Spinuzzi, C., Pogue, G., Nelson, R. S., Thomson, K. S., Lorenzini, F., French, R. A., Burback, S., & Momberger, J. (2015). How do entrepreneurs hone their pitches? Analyzing how pitch presentations develop in a technology commercialization competition. In SIGDOC ’15: Proceedings of the 33rd ACM international conference on Design of communication (pp. 1–11). Limerick: ACM.
Here's another paper from our series on entrepreneurship -- and perhaps another useful lesson in writing.
My collaborators and I have been working on a monster paper that pulls together nine months' worth of qualitative data, covering a full cycle in a pitch competition. With the sheer amount of data available, the task has been daunting, and we have been distracted by quick wins. (I thought we would finish this paper a year earlier, frankly.) So how does one focus oneself on finishing such a large, unwieldy analysis?
One tactic is to break the analysis into small parts and set a deadline for each. And a great way to do that is to submit an abstract to a conference with conference proceedings. It focuses the mind quite effectively.
That's what we did here. I was dreading the task of watching, coding, and analyzing the videos in the pitch competition. So I did the following:
(a) I narrowed the scope of the task, selecting only four of the 25 pitches. The sampling was driven by (i) the available data (some participants declined and others had only partial data); (ii) the ultimate success (two of the selections went on to business development, two didn't); and (iii) type of innovation (I wanted to cover product, process, and principle).
(b) I submitted an abstract to SIGDOC in which I promised that our team would examine those presentations closely.
(c) I made good on that promise by closely analyzing the data. As I knew would happen, the data paraphrasing, coding, and analysis turned out to be fun.
(d) Based on the finished SIGDOC paper, I slotted the analysis of this segment into our monster manuscript.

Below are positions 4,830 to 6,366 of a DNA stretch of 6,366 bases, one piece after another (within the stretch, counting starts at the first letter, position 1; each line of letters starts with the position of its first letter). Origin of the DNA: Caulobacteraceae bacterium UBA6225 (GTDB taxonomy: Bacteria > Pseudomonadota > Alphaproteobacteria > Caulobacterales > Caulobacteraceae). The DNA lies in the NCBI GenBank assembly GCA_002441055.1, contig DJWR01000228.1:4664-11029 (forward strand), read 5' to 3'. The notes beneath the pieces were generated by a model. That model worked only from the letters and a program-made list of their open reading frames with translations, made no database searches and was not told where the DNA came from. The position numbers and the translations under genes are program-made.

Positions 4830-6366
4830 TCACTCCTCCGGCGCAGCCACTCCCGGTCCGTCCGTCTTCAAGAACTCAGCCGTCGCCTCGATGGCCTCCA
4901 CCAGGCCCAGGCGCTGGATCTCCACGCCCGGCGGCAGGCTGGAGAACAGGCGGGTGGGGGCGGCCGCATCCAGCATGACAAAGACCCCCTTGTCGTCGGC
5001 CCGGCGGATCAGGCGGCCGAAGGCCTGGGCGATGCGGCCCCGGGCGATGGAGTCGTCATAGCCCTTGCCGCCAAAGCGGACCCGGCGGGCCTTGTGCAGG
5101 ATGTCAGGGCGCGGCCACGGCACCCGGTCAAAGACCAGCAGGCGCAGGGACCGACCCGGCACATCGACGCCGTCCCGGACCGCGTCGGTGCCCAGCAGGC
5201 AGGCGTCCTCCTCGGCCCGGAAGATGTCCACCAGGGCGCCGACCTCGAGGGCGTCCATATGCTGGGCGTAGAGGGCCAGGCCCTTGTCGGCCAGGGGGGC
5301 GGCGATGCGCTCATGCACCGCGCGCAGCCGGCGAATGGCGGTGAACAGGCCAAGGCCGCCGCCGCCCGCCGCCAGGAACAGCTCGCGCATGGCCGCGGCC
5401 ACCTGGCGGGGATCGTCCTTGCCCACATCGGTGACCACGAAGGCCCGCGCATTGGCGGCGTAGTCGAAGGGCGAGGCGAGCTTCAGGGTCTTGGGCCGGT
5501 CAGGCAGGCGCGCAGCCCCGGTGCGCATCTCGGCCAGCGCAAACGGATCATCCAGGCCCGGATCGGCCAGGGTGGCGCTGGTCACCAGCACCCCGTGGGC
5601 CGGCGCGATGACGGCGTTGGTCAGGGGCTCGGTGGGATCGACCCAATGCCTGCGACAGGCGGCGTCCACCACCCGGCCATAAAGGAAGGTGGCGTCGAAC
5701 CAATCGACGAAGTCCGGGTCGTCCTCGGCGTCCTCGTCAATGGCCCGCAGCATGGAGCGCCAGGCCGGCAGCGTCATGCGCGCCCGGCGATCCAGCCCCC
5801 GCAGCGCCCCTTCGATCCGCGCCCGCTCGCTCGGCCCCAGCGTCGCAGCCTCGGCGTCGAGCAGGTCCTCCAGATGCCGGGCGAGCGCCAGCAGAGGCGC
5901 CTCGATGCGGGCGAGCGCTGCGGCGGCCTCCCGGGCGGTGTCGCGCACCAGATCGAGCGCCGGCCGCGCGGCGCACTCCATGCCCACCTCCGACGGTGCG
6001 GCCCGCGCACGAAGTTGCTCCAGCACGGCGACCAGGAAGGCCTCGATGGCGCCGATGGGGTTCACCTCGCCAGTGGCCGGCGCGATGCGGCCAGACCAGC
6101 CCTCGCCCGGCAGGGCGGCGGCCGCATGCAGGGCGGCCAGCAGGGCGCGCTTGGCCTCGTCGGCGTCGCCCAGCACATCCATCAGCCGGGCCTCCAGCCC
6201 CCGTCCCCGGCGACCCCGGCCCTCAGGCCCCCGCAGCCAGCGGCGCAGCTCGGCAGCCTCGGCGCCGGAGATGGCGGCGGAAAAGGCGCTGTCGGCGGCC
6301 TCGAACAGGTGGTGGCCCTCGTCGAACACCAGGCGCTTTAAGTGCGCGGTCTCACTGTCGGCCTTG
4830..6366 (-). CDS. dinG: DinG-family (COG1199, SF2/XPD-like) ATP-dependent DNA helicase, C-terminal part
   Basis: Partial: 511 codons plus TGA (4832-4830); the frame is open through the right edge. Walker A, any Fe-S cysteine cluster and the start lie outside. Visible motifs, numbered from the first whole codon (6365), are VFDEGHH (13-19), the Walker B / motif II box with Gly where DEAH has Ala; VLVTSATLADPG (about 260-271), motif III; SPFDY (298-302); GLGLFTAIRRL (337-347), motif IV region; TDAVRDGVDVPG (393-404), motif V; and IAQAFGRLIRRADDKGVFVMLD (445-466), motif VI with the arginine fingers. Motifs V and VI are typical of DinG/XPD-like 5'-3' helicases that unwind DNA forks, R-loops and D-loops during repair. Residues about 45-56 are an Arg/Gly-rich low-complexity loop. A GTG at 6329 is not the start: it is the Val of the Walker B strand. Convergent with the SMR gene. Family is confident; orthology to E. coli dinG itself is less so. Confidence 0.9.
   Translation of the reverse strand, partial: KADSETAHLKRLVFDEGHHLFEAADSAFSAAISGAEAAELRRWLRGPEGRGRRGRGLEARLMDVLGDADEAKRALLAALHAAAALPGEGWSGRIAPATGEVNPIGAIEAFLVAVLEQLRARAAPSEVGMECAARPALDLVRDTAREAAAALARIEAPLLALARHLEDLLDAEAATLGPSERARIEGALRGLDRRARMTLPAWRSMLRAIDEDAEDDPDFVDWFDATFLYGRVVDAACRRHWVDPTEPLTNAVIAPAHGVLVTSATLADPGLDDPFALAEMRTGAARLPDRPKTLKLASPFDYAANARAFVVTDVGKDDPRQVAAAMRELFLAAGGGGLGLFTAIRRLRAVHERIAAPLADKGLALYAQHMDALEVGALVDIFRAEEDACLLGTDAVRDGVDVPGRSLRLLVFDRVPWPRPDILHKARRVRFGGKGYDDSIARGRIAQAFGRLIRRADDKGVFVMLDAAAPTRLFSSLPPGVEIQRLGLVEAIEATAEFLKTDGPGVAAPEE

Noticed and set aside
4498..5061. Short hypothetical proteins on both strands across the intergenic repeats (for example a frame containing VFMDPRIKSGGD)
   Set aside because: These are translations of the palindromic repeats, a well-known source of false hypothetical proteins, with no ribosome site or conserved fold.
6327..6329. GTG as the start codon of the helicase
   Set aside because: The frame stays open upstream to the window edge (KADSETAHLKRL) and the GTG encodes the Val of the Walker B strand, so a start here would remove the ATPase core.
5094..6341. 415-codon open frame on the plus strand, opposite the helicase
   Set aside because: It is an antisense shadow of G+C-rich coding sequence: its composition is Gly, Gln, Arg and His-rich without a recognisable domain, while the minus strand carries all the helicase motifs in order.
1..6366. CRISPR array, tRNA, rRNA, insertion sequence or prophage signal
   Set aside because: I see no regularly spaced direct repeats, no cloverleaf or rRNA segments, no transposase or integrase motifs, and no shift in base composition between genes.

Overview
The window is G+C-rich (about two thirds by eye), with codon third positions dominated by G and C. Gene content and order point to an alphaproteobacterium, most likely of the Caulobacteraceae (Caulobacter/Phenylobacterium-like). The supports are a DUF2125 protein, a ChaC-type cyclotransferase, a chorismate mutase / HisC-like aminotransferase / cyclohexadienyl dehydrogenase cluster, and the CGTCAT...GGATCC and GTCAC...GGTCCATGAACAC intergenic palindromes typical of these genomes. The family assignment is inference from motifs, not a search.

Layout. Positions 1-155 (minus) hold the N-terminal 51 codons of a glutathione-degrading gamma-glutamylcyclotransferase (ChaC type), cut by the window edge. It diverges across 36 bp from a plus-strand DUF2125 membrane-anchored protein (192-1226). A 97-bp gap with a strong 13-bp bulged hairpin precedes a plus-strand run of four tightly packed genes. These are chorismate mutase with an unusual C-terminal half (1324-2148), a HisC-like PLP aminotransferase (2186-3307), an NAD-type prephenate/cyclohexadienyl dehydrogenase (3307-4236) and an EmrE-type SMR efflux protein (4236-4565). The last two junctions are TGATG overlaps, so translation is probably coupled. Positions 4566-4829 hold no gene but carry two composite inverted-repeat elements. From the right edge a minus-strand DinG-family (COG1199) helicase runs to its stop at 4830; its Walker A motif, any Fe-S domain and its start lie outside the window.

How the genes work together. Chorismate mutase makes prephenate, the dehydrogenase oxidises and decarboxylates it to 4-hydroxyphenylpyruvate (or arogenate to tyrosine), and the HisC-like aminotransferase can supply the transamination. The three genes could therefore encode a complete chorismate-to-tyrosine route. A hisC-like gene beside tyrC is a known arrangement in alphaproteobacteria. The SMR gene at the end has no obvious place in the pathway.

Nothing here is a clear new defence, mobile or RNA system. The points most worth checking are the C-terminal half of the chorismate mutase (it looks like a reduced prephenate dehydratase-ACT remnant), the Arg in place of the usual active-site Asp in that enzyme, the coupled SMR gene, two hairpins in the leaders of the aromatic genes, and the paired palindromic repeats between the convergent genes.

Let's briefly talk about the word "I" above, because it points to the character of our collaboration. My collaborators collected most of the data and we all discussed how to characterize it. Ultimately, I put together the analysis and draft. Then I presented it to collaborators for an open review period, collecting valuable feedback that I folded back into the document. That's important: we chose to collaborate on a team in which each of us had different kinds of expertise, and although one of us might take the lead at different points, we had to make sure we could synchronize our expertise periodically. The paper was stronger for it.
And, again, the paper has become a building block for a much larger and more intimidating paper. For those readers who are tackling large-scale studies, this is key: break these into smaller tasks, preferably represented by smaller publications. Handling big projects this way has several advantages:
(1) You scope down the larger project and make it manageable.
(2) You get more publications (obviously). This might feel like cheating, but I argue that it's not -- it can be a crucial step, especially because ...
(3) You get periodic outside feedback on each step. For instance, the blind reviewers on this paper could have raised methodological concerns, which we could then address before rolling this segment into the larger paper. (They didn't in this case.)
Once you have assembled a building block like this one, you can cite it in the final paper, pointing people to further methodological details. And that brings me to one other thing.
I know there's a stigma against self-citation. But I have basically ignored it. In fact, I cite myself enough that people tease me about it at conferences. That's fine because I have a specific rationale for it.
Think about it in terms of putting together a coherent argument:
(1) When you write an article, you work on making it coherent through metadiscourse such as forecasting and through repeating certain information at key points in the manuscript. You have to make sure people know how the different parts fit into the larger argument.
(2) When you write a book or dissertation, you follow a similar strategy at a larger scale. For instance, you overview the argument in the introduction and recapitulate it in the conclusion. You establish transitions at the beginning and end of each chapter. And you drop in cross-references: "As we saw in chapter 3..."
(3) When you scale beyond a book to a body of publications that address parts of an overarching argument -- for instance, a set of articles on how innovators learn to be entrepreneurs -- you have to keep that multi-publication argument coherent too. One economical way is to cite your other publications on the same project.
Is that benefit of self-citation worth potential stigma? Weigh carefully, I guess.